Marina Vidal (Daniela Vega) is standing outside an emergency room at the hospital, watching through a pale, square window as doctors struggle to resuscitate her boyfriend, Orlando (Francisco Reyes). Hours earlier, Marina and Orlando had been celebrating her birthday over dinner, their smiles as radiant as the neon glow of red, orange and purple-colored lights that surround them. In this palette, in this darkened hue, we see Marina and Orlando as wholly themselves—we get the impression that, although they are often not, in this moment, they are free.
But the lights shatter. The smiles are broken. We, along with Marina, are told that Orlando has died as result of an aneurysm. From this point on, Marina will face a barrage of seemingly insurmountable challenges, grievances and unsolicited insults as she attempts to mourn the sudden loss of Orlando. Disturbed and entirely not her own, Marina’s grieving process becomes less sacred than it would be for most significant others due to the sheer fact that she is transgender. Through Marina’s struggles and triumphs, “A Fantastic Woman” reveals itself to be a work of deep storytelling and a fable of humanity’s incapacity for compassion and tendency toward hatred—and how easy it is to fall in between.
The main themes in “A Fantastic Woman” are explicated through Marina’s dealings with Orlando’s close friends and family members following his death. She is pushed into a wall by his son, Bruno, (Nicolas Saavedra), and told that the very sight of her is disgusting by his ex-wife, Sonia (Aline Kuppenheim). Marina isn’t afraid to hold her own against her instigators, but still, she is rarely in control of the situation—always the reactor to the aggressor, looming on the outskirts, constantly pushed away, and when she is pulled in, it’s never of her own accord.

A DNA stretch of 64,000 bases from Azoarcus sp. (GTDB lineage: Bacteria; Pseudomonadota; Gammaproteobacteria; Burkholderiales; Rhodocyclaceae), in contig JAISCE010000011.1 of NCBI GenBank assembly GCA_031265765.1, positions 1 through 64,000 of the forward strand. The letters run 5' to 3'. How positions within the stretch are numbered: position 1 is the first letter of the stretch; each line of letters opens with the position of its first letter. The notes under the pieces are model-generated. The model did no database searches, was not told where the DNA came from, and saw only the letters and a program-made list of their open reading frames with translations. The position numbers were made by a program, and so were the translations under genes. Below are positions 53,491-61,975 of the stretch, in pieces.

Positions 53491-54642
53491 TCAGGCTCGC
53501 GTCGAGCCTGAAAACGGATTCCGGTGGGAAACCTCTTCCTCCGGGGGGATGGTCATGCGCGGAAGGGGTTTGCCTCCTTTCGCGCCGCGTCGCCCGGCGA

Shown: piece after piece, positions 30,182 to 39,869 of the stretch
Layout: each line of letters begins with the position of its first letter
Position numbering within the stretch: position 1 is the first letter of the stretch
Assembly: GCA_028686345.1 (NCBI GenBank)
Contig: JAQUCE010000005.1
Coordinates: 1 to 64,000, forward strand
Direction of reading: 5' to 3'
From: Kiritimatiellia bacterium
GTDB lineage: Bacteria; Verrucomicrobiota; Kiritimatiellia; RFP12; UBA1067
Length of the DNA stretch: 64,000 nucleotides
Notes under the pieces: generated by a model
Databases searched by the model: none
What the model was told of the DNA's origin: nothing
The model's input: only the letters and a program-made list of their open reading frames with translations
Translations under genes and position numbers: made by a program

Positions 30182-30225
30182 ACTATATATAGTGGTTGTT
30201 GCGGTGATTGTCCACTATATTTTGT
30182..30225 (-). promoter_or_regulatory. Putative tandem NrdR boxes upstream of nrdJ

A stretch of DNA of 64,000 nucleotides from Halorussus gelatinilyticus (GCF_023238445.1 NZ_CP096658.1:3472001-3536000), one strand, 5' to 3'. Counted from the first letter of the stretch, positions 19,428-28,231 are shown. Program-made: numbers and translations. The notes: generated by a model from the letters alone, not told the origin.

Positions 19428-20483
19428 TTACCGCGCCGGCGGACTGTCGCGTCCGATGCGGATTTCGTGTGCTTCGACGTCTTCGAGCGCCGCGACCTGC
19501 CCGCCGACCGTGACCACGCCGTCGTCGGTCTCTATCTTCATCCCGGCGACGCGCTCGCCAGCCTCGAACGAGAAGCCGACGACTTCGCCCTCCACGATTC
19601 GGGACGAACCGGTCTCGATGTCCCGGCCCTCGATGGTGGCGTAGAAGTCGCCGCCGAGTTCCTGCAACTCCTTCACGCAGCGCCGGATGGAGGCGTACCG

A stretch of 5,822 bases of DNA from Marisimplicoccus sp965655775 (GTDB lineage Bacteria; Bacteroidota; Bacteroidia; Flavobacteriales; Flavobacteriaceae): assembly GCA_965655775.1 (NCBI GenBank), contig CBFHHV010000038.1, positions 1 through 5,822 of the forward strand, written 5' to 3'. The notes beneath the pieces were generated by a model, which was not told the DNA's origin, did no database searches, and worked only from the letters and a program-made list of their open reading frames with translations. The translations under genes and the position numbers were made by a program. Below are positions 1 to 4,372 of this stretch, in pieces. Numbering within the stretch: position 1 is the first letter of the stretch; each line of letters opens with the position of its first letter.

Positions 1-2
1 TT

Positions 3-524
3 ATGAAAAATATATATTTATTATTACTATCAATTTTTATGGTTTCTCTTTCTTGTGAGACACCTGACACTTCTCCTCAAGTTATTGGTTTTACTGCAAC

Marina is also forced to comply with police demands after Orlando’s autopsy reveals suspicious results. She participates in a series of humiliating body identification sessions and is subjected to lines of questioning wherein she must admit that she was not born a woman. Much of the police’s suspicion also stems from the fact that Marina fled the hospital shortly after Orlando’s death without notifying anyone, likely out of fear for how she would be treated, or just the fear of a situation in which she, like many, could never have imagined.
Marina, as well as the hospital officials and police officers, are well aware that her gender identity, sadly, will be given more emphasis and importance in the death of Orlando than if she had been a cis woman.
“A Fantastic Woman” is notable for its depiction of gender identity, but also its representation of human identity. Early in the film, Marina is asked to display an ID by a police officer, and when she is reluctant to do so, we assume it’s because her ID lists her birth gender. When a police officer shows up at Marina’s restaurant to ask her some questions, it is Marina who doesn’t hesitate to ask the officer for her ID to prove that the undercover woman is indeed an officer. Even Orlando’s family stumbles over their own supposed roles and familial duties, with Sonia first referring to herself as his wife, then correcting herself, mumbling nervously, ex-wife. When Marina meets with her singing instructor for lessons, he chastises her for not embracing her identity as a true “singer,” instead spending her time fronting nightclub salsa and mambo bands. Everyone’s identity is questioned, their supposed descriptors and labels written in washable ink.